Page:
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7/15. Spontaneous internal drainage of pancreatic pseudocysts.

    Six cases are reported in which spontaneous internal drainage between a pancreatic pseudocyst and the alimentary tract became established. In each instance the communication was demonstrated radiologically. The clinical circumstances and radiographic features of these cases are described, and the existing literature pertaining to this phenomenon is reviewed.
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8/15. Cardiogastric fistula occurring 9 years after resection of left ventricular aneurysm.

    An 83-year-old man, 9 years after repair of a postinfarction aneurysm of the left ventricle, developed fever, anemia, and congestive heart failure. Extensive evaluation of the gastrointestinal tract revealed no evidence of ulcer disease. While in the hospital, he developed massive hematemesis and melena and died 2 days later. At autopsy, a communication existed between a left ventricular pseudoaneurysm and the stomach to form a cardiogastric fistula. infection of the left ventricular pseudoaneurysm may have precipitated the gastric perforation. This represents an extremely rare late complication of aneurysmectomy procedures and, to our knowledge, is the first case to be reported in the absence of primary gastrointestinal pathology.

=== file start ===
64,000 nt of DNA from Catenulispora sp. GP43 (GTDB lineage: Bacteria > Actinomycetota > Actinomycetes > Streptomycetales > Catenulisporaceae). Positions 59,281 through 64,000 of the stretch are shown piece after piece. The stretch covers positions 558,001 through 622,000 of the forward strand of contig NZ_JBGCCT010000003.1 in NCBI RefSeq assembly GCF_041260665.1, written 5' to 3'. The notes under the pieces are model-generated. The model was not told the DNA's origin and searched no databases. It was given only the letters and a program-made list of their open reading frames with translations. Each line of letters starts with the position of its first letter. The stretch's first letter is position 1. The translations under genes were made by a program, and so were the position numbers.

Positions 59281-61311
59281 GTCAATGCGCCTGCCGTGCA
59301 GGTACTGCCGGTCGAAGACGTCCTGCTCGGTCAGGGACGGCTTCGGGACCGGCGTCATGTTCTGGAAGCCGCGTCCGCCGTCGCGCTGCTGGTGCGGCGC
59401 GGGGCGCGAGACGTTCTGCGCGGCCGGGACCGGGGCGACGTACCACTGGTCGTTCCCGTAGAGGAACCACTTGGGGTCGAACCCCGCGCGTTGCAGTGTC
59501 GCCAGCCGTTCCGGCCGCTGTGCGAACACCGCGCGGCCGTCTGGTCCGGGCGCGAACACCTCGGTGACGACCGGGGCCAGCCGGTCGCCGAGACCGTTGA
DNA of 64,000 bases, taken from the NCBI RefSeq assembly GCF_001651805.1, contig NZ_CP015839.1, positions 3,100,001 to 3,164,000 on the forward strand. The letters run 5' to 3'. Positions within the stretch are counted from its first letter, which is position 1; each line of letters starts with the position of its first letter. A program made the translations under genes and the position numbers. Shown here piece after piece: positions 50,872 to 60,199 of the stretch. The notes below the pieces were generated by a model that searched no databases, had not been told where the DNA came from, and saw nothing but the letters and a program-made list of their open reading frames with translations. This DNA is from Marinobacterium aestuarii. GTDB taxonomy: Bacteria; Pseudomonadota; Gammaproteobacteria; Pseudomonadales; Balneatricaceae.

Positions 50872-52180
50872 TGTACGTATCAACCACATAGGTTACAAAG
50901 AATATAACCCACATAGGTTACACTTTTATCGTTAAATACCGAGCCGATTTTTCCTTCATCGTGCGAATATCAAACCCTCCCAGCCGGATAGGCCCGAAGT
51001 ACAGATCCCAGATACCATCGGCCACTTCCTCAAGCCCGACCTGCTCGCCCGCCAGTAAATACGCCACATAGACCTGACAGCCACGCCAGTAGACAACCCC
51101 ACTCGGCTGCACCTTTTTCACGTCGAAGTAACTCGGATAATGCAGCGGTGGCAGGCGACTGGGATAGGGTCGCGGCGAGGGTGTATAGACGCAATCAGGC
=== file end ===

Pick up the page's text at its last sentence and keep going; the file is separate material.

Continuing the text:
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9/15. Gastro-colic fistula complicating benign gastric ulcer in analgesic abusers.

    Two cases of gastro-colic fistula occurring in analgesic abusers are described. In both patients, the fistulous communication was diagnosed at endoscopy and subsequently verified by upper gastrointestinal tract barium studies. Gastro-colic fistula is a rare complication of benign peptic ulcer disease. Whilst salcylates and cortico-steroids have been implicated as aetiological agents, abuse of compound analgesics has not previously been reported. Since the first description of gastro-colic fistula in 1755, thirty documented cases associated with benign gastric ulcer have been reported. Most often, gastro-colic fistula occurs secondary to gastric or colonic malignancy. barium enema examination is the most accurate diagnostic study. endoscopy has been confined to the visual inspection of the ulcer and establishing the benign nature of these lesions.
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10/15. Subdiaphragmatic bronchogenic cyst with gastric communication.

    Upper gastrointestinal series and computed tomography of the abdomen in an elderly women demonstrated a large multiloculated mass in the left subphrenic space that communicated with the fundus. The resected specimen showed histopathological features of bronchopulmonary foregut malformation.